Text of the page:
But these are just little books, like  chapbooks , not real books, with a real International Standard Book Number ISBN, like the one Sophia/teamgloria has…sigh!

Some of you may have noticed that I have mentioned Sophia and teamgloria more than once on my blog, as in  here and  here , and that’s because I think she is glorious, and because I share her love of blue-blue sky and Rumer Godden and labyrinths and, most of all, John O’Donohue;

Which is why I have reserved a special place for Sophia’s book when it arrives next month. It will sit, book cover to book cover, with John O’ Donohue, on the small tower of quiet, gentle reading, which I keep close at hand, on my (blue 🙂 ) bedside chair.  How lovely; how very lovely that will be.

Books by my Side

Books by my Side

And now, here’s something for a giggle… can anyone see, in this photo, how, in my subconscious arrangement of these books for their photo shoot, I made a statement about the imbalance of  my life, at the moment? And, for more smiles, check out the video clip in my sidebar, featuring the book promo for How to Stay Sane in a Crazy World.

© silkannthreades

Amazing words

Earlier in the year I mentioned  in  this post that our health authorities were developing strategies to help us maintain  our well-being in the face of the stresses brought about by the earthquakes of 2010/11. Their latest initiative is the  December/Christmas   All Right? campaign  which highlights the importance of giving things that really matter – time and kindness. To this end, we get daily ‘happy’ messages  in our newspaper, like this one that I read  this morning.

You are Amazing

You are Amazing

Kind of nice, isn’t it? To be told you’re amazing by officialdom; to be given a pat on the back, instead of the usual stern, finger-wagging, ( but important ) public service messages of  ‘Don’t drink and drive”, “Pay your taxes”, “Pay your fines or else…”,  which all hold a note of threat, or impending doom, over our heads if we fail to  comply.

I particularly like the  “Let’s remember it’s often the simple things that bring the most joy” part of the messages…..because it fits so well with the theme of my blog ;), and my About  page which states that “Although the big things have changed and continue to change, the little things prevail and bring joy.”

Little, simple things, such as the Cherry Clafouti I made the other day, or

You're an amazing clafouti :)

You’re amazing Clafouti  🙂

little things, like the delight of discovering a very old, and very lovely, interpretation of one of the most loathed words in our city…LIQUEFACTION…..

Liquefaction, as we have come to know it, (much too well),  is the conversion of soil into a fluid like mass during an earthquake or other seismic event.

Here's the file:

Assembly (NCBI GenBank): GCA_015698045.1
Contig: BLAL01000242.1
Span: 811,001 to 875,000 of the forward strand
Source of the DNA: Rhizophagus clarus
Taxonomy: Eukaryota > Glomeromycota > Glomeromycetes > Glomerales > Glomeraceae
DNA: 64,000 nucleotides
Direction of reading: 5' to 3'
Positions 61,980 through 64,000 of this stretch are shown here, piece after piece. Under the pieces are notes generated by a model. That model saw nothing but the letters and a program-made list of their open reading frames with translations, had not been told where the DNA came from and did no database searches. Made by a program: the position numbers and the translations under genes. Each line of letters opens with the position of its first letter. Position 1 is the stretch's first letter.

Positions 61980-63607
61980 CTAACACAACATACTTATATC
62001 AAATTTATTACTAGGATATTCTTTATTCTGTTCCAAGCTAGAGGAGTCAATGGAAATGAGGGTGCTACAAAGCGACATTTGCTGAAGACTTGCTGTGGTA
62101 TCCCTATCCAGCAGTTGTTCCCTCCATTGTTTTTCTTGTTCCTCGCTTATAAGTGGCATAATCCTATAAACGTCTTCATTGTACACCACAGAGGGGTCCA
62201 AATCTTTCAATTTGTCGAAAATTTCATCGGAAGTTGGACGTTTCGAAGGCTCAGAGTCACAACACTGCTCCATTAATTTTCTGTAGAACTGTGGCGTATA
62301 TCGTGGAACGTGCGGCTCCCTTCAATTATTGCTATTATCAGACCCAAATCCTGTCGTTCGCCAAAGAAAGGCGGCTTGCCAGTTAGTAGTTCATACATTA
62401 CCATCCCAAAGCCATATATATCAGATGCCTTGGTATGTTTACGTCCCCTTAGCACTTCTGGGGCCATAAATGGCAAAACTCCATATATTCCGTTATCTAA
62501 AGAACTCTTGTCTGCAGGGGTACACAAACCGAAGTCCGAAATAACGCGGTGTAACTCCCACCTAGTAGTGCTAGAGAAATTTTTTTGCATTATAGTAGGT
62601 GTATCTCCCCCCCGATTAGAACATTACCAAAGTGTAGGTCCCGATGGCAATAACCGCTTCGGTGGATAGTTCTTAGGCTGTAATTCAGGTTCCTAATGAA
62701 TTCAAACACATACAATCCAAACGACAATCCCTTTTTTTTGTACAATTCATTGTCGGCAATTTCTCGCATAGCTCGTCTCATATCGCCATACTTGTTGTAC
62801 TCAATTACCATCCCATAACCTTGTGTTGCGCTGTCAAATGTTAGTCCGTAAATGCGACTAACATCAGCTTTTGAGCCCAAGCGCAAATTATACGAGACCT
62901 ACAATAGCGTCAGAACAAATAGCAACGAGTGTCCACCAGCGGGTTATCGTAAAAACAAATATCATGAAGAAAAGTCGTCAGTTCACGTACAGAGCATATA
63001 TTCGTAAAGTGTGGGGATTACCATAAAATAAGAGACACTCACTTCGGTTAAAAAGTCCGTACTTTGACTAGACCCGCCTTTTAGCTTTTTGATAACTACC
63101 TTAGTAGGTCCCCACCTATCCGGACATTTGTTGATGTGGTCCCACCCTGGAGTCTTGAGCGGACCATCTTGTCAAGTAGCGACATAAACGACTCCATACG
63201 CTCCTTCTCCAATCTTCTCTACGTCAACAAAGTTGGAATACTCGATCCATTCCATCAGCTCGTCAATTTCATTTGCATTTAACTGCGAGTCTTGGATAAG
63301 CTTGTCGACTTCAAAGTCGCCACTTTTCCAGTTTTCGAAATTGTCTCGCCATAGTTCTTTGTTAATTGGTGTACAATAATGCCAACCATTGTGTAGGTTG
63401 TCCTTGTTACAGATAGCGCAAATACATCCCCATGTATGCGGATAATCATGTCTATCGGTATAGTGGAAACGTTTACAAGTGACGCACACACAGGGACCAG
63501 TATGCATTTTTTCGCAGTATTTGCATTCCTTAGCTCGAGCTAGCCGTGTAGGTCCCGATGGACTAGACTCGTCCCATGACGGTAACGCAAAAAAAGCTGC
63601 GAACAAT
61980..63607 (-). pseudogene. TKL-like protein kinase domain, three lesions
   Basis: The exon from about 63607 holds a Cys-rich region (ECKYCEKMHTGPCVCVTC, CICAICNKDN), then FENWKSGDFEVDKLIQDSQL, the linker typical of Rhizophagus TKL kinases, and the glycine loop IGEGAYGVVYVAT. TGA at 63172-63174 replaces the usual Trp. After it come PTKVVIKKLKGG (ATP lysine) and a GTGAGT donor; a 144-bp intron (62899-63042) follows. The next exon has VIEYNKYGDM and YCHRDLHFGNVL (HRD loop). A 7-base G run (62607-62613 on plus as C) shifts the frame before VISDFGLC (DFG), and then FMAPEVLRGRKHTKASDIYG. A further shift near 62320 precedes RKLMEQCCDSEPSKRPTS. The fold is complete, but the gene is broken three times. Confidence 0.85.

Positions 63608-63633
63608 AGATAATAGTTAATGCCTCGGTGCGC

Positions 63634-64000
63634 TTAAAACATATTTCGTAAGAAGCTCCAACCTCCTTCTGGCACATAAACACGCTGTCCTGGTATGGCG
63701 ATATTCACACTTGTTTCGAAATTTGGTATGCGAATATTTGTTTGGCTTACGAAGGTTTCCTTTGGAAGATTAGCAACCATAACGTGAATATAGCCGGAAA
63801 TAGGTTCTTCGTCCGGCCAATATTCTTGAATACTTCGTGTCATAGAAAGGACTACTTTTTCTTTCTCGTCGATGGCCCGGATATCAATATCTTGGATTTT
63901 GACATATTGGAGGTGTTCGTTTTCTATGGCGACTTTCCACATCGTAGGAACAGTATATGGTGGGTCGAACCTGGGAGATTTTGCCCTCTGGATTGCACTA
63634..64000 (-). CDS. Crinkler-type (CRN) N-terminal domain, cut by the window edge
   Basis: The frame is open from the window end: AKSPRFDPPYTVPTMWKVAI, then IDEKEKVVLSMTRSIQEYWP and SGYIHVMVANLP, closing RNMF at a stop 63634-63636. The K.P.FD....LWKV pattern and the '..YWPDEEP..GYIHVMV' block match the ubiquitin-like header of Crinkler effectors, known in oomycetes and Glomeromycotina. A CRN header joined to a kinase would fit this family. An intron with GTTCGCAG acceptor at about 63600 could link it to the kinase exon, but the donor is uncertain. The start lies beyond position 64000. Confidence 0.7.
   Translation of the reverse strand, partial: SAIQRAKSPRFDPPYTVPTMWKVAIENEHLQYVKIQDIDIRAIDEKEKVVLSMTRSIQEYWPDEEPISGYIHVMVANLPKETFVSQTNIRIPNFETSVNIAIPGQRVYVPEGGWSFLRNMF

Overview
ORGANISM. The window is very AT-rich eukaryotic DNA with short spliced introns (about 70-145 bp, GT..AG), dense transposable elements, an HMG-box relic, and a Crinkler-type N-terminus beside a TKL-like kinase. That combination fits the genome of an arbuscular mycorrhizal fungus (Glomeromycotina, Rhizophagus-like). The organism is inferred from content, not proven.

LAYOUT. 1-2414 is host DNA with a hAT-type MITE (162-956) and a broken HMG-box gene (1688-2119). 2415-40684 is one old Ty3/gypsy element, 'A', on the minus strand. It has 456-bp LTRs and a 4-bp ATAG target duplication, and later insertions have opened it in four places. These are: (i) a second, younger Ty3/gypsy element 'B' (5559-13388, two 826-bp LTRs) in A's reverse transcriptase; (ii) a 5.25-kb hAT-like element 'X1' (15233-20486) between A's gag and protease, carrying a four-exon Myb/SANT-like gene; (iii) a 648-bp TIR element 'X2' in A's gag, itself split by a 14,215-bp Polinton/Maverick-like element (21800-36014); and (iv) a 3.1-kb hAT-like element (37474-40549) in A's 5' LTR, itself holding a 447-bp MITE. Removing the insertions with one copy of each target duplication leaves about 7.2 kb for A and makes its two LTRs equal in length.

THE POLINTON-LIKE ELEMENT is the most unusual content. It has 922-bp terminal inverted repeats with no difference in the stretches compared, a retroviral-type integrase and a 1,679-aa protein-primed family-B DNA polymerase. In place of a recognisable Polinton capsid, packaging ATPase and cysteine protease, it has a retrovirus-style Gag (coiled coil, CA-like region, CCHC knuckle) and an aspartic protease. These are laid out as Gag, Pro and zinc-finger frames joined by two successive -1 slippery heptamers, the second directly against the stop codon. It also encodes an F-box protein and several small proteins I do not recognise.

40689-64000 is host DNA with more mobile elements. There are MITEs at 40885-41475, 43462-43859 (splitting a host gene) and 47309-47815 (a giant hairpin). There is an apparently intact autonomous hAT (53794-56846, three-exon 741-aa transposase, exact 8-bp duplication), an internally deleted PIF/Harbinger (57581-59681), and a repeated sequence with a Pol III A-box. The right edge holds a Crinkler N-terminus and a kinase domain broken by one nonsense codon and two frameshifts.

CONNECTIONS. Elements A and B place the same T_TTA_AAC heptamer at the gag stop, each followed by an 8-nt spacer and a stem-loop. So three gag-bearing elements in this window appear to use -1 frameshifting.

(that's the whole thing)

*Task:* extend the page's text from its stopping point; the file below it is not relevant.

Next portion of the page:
Take a peek at this video clip to see how parts of city nearly drowned in the stuff a few years ago http://www.youtube.com/watch?v=F6-knLM7MZA

And, then, consider the pleasure and sensuous beauty of this type of liquefaction that I found Upon Julia’s Clothes 

Whenas in silk my Julia goes,

Then, then methinks, how sweetly flows

That liquefaction of her clothes!………

O how that glittering taketh me.

by Sweet Robin/Robert Herrick (1591-1674)

‘Liquefaction of her clothes’; oh, how I love that image as it sashays and swirls through my mind and swishes over those other gray and grim memories. What was Julia wearing , I wonder. Was it Watered Silk?;

Portrait, Princess di Sant' Antimo (1840-1844)

Portrait, Princess di Sant’ Antimo [ in watered silk](1840-1844) by  Francesco Hayez

in the style of a princess?

And, isn’t amazing that with a well-chosen phrase, or a slight change of meaning to a word, we can give our world a whole new look?

So, even if you don’t live in Canterbury, make some appropriate changes to the following messages from the All Right? campaign and give someone a kind word and a little time during the holiday season. You may be truly amazed! You may find you’re truly amazing!

“You’re a wee Canterbury gem.”

‘You’re cooler than pirates and ninjas combined.’

‘You’re strong (even if you don’t always think so).’

‘Your smile is life changing.’

‘You’re lovelier than the summer sun in Hagley Park.’

© silkannthreades

ps The cherry clafouti seems to have a certain liquefacted appearance, don’t you think? It was oozing cherry juice 🙂

What the ‘good fairy’ brings…..

I have a ‘good fairy’ friend who flits by at least once a month. I never  know  exactly when she is coming, or what she will bring with her, or if I will see her, or just a little gift in my mail box as evidence of her fleeting presence. Sometimes her gifts are delicious edibles and, other times, she comes with her window washing wand  or her car washing wand.   One of my favourites  is  her silver polishing wand. Last month, she came with the gift of the company of her daughter and her 5 month old grand-daughter. It was wonderful fun to have a baby in the house again; especially one that only required admiration and smiles from me.

Last week my ‘good fairy’ friend arrived on my doorstep with a wandful of magazines. In amongst the ‘usuals’, like North and South, was a magazine I had not encountered before called FamilyCARE.

It was a fascinating read BUT I was completely stunned to learn from its pages that there are 420,000 (plus) unpaid family carers in New Zealand and that 10% of New Zealand’s 15 to 24 year olds are unpaid  carers of family members.  That’s a very large unpaid work force for a small country like New Zealand.